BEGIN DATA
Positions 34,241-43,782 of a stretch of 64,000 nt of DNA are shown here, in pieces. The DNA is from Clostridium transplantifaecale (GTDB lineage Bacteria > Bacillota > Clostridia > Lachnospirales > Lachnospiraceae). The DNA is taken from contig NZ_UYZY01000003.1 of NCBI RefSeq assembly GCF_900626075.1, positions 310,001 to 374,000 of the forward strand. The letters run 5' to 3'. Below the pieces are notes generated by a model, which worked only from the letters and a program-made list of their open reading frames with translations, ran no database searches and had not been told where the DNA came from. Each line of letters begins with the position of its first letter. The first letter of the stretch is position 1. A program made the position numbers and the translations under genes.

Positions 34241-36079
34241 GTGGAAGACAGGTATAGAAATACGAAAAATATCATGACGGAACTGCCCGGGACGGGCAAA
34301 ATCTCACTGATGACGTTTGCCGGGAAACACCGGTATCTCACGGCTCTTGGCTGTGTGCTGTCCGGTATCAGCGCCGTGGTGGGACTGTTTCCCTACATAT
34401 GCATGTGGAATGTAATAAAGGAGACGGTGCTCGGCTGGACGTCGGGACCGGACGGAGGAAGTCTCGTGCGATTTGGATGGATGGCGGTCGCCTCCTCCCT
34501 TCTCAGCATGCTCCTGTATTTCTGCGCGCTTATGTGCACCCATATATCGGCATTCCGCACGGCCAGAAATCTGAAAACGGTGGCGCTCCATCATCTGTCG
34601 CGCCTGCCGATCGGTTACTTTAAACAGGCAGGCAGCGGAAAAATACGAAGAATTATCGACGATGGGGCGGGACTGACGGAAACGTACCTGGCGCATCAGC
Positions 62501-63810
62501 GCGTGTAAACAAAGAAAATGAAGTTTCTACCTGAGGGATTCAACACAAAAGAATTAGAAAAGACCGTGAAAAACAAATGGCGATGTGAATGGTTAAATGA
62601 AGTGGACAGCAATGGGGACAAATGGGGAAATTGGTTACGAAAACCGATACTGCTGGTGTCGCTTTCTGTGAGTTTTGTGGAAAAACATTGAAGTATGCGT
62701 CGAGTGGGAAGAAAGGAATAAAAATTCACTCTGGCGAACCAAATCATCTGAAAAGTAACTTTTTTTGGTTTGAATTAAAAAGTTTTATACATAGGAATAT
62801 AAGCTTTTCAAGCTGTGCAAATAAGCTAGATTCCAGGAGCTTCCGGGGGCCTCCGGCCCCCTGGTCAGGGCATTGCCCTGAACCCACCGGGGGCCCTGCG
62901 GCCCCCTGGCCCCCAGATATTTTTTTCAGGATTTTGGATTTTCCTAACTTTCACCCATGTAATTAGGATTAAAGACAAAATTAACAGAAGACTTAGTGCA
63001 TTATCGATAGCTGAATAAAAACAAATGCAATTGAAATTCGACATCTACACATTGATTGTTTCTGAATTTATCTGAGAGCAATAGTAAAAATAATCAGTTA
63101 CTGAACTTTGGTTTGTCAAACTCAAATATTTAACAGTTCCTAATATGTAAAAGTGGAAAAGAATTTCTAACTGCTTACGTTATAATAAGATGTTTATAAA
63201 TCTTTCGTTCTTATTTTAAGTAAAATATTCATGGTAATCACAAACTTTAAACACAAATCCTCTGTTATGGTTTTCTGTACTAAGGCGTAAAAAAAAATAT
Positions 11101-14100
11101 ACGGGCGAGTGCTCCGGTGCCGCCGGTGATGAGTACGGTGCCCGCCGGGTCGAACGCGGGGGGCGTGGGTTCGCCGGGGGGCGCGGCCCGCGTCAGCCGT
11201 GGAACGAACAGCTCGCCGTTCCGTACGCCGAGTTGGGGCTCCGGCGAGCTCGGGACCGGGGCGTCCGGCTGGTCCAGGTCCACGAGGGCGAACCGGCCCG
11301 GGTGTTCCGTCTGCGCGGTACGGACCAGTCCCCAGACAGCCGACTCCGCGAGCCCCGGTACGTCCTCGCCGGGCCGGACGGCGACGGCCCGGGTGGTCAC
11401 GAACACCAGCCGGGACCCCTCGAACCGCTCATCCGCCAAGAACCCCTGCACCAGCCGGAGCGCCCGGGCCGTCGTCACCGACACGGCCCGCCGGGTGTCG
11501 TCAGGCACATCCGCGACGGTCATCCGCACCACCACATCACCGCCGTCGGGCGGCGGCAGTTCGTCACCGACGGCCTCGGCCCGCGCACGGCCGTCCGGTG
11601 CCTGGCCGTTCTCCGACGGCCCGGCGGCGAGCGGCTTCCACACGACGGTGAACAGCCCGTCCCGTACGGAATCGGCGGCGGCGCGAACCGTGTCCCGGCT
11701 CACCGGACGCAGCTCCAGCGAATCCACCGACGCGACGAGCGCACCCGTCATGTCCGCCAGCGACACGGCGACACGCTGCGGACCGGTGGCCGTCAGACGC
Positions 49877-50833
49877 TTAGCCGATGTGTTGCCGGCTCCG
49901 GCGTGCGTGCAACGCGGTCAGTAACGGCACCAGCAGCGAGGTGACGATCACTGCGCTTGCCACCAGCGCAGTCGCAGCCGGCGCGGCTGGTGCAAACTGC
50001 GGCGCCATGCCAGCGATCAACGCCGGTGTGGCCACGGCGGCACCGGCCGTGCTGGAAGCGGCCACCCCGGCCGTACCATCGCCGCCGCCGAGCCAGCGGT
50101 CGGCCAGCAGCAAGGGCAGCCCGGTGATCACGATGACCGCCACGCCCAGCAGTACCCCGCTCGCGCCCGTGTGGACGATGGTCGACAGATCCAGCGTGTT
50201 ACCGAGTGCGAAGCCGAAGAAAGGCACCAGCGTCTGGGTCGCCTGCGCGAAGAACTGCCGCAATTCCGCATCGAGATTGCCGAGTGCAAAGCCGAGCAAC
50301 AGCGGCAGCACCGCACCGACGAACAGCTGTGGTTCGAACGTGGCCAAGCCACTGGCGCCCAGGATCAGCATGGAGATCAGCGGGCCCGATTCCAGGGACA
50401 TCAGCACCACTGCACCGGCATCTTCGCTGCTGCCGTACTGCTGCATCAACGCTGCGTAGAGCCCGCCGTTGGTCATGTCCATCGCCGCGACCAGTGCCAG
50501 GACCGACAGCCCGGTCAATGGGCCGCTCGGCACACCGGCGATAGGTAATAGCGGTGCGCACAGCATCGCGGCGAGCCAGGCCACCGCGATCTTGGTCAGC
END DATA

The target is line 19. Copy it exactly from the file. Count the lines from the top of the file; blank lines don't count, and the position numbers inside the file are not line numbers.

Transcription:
11201 GGAACGAACAGCTCGCCGTTCCGTACGCCGAGTTGGGGCTCCGGCGAGCTCGGGACCGGGGCGTCCGGCTGGTCCAGGTCCACGAGGGCGAACCGGCCCG